Figure 1. Bacterial blight symptoms on leaves.
Bacterial Blight in S.D. Field Peas
Disease issues have not been a major concern for field pea producers in South Dakota. The dry climate, low acreage and diverse crop rotations practiced by growers have all contributed to reduced disease problems. However, as pea acres increase in South Dakota, this could change. Diseases can be a problem on pea and one disease of emerging importance is bacterial blight.
Transmission & Symptoms
Bacterial blight tends to show up when pea plants are damaged by rain, wind, hail or a late spring frost. Tissue damage to the plant will create a wound and the bacteria will colonize the wound. Symptoms of bacterial blight can appear on the stem, leaves and pods (Figure 2) of the pea plants. All foliar tissue is susceptible. Initial symptoms are small shiny water soaked spots. As the disease progresses these areas can coalesce, and turn brown and necrotic.
In South Dakota, this disease is often seen in young pea plants after a late spring frost. However, as is often the case, if weather becomes warm and dry, the disease does not spread and new growth is often healthy. Damage and yield loss is minimal in these situations. However, there have been isolated situations when the occurrence of strong winds and hail late in the season has resulted in severe damage and yield loss in peas from bacterial blight.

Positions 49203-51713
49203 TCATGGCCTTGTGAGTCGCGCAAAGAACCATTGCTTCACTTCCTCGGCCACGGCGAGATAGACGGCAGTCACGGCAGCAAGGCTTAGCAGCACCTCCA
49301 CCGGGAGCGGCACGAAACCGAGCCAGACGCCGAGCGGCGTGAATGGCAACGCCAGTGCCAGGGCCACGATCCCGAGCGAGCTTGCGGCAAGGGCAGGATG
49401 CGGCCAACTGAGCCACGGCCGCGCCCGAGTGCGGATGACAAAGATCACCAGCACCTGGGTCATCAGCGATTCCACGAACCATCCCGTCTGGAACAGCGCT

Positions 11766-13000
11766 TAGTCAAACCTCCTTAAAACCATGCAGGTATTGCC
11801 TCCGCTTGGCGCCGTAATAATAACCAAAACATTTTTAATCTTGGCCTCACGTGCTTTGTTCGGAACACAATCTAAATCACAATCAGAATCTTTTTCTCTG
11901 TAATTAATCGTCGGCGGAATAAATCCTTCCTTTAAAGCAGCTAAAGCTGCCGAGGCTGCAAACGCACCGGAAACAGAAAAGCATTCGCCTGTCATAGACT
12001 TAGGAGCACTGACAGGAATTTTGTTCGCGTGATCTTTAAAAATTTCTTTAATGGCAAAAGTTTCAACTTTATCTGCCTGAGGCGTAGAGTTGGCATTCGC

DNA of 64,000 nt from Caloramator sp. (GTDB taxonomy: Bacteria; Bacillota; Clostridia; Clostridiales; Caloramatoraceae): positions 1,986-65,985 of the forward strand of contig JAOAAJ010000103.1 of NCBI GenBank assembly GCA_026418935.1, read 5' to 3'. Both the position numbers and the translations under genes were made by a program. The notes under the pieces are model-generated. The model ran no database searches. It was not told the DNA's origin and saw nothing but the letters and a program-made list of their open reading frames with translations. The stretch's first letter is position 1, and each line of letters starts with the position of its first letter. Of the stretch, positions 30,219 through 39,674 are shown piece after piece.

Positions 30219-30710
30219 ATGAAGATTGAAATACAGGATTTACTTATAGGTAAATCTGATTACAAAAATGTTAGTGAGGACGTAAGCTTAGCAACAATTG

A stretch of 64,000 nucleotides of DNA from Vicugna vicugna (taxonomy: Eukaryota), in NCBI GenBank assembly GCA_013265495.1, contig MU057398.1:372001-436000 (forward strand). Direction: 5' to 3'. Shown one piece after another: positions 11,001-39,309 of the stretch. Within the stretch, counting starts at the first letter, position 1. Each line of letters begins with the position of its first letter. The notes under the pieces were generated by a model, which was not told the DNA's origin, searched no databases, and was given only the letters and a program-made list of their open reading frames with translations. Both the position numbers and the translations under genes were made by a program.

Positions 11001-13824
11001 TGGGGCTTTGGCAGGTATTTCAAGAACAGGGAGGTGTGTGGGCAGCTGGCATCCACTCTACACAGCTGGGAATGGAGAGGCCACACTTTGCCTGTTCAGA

Figure 2. Bacterial blight symptoms on pods.
Identification & Management
It is important to properly identify bacterial blight. Symptoms of bacterial blight can be mistaken for Mycosphaerella or Ascochyta blight, another disease that can affect pea. Mycosphaerella blight is caused by a fungus and therefore can be treated with fungicides. Bacterial blight is caused by bacteria (Pseudomonas syringae pv. pisi or Pseudomonas syringae pv. syringae) and therefore fungicides will not be effective at controlling this disease. This is the reason accurate identification is very important. Unlike Mycosphaerella blight, lesions caused by bacteria are limited by leaf veins. This feature can be seen in Figure 1. In addition, bacterial blight lesions are brown to translucent and this can be helpful at differentiating between these diseases. Copper based chemicals have been used to manage bacterial blight of pea at times. However, there is no data to indicate this practice is beneficial.
For more information on field pea diseases and fungicide efficacy, visit the following sites: